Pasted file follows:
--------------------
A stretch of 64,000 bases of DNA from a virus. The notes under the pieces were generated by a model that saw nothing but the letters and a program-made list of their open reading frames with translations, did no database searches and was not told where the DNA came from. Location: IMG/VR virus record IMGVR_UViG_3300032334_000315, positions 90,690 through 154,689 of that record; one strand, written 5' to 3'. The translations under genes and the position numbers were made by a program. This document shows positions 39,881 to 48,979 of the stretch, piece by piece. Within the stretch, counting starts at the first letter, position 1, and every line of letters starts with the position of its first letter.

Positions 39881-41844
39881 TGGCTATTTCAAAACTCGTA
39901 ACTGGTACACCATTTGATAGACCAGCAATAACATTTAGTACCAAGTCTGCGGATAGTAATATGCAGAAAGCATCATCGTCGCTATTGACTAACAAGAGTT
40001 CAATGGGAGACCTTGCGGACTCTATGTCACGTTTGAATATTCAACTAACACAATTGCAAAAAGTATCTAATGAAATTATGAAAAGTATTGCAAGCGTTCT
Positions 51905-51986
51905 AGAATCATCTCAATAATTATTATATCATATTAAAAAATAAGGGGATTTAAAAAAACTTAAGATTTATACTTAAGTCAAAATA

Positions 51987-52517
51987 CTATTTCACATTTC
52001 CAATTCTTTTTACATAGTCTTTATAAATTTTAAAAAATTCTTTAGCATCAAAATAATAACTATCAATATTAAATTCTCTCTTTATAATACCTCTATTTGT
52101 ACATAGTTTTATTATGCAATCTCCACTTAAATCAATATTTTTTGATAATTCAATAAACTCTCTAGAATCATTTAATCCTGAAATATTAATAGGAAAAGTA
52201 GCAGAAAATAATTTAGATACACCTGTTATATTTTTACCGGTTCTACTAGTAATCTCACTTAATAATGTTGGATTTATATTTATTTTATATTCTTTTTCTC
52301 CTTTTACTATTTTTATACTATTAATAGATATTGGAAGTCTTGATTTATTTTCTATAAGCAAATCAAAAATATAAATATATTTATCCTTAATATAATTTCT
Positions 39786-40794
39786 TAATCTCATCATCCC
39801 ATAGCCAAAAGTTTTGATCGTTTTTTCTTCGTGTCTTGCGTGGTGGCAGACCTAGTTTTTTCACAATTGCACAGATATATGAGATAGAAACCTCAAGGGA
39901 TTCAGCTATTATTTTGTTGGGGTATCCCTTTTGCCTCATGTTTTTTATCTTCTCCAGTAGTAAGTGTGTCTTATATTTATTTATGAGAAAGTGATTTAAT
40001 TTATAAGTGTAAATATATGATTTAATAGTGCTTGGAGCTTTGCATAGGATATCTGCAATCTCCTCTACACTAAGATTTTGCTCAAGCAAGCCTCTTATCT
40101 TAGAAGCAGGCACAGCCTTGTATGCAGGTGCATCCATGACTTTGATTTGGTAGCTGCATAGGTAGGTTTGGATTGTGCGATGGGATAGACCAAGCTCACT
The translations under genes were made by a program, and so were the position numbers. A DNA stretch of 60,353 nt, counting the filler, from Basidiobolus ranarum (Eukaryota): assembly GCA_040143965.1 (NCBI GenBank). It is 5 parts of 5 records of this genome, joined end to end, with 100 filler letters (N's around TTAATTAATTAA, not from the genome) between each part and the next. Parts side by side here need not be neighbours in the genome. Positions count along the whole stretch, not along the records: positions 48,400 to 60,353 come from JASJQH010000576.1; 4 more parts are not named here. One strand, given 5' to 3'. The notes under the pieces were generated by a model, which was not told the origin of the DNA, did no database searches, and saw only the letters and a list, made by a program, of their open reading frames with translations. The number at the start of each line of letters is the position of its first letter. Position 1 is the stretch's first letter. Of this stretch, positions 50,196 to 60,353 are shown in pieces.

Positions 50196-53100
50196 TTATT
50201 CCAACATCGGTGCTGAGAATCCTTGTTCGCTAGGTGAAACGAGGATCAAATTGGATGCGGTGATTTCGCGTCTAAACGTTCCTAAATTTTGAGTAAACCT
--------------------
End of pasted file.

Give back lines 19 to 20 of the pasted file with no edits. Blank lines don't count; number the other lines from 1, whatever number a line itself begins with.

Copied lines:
40101 TAGAAGCAGGCACAGCCTTGTATGCAGGTGCATCCATGACTTTGATTTGGTAGCTGCATAGGTAGGTTTGGATTGTGCGATGGGATAGACCAAGCTCACT
The translations under genes were made by a program, and so were the position numbers. A DNA stretch of 60,353 nt, counting the filler, from Basidiobolus ranarum (Eukaryota): assembly GCA_040143965.1 (NCBI GenBank). It is 5 parts of 5 records of this genome, joined end to end, with 100 filler letters (N's around TTAATTAATTAA, not from the genome) between each part and the next. Parts side by side here need not be neighbours in the genome. Positions count along the whole stretch, not along the records: positions 48,400 to 60,353 come from JASJQH010000576.1; 4 more parts are not named here. One strand, given 5' to 3'. The notes under the pieces were generated by a model, which was not told the origin of the DNA, did no database searches, and saw only the letters and a list, made by a program, of their open reading frames with translations. The number at the start of each line of letters is the position of its first letter. Position 1 is the stretch's first letter. Of this stretch, positions 50,196 to 60,353 are shown in pieces.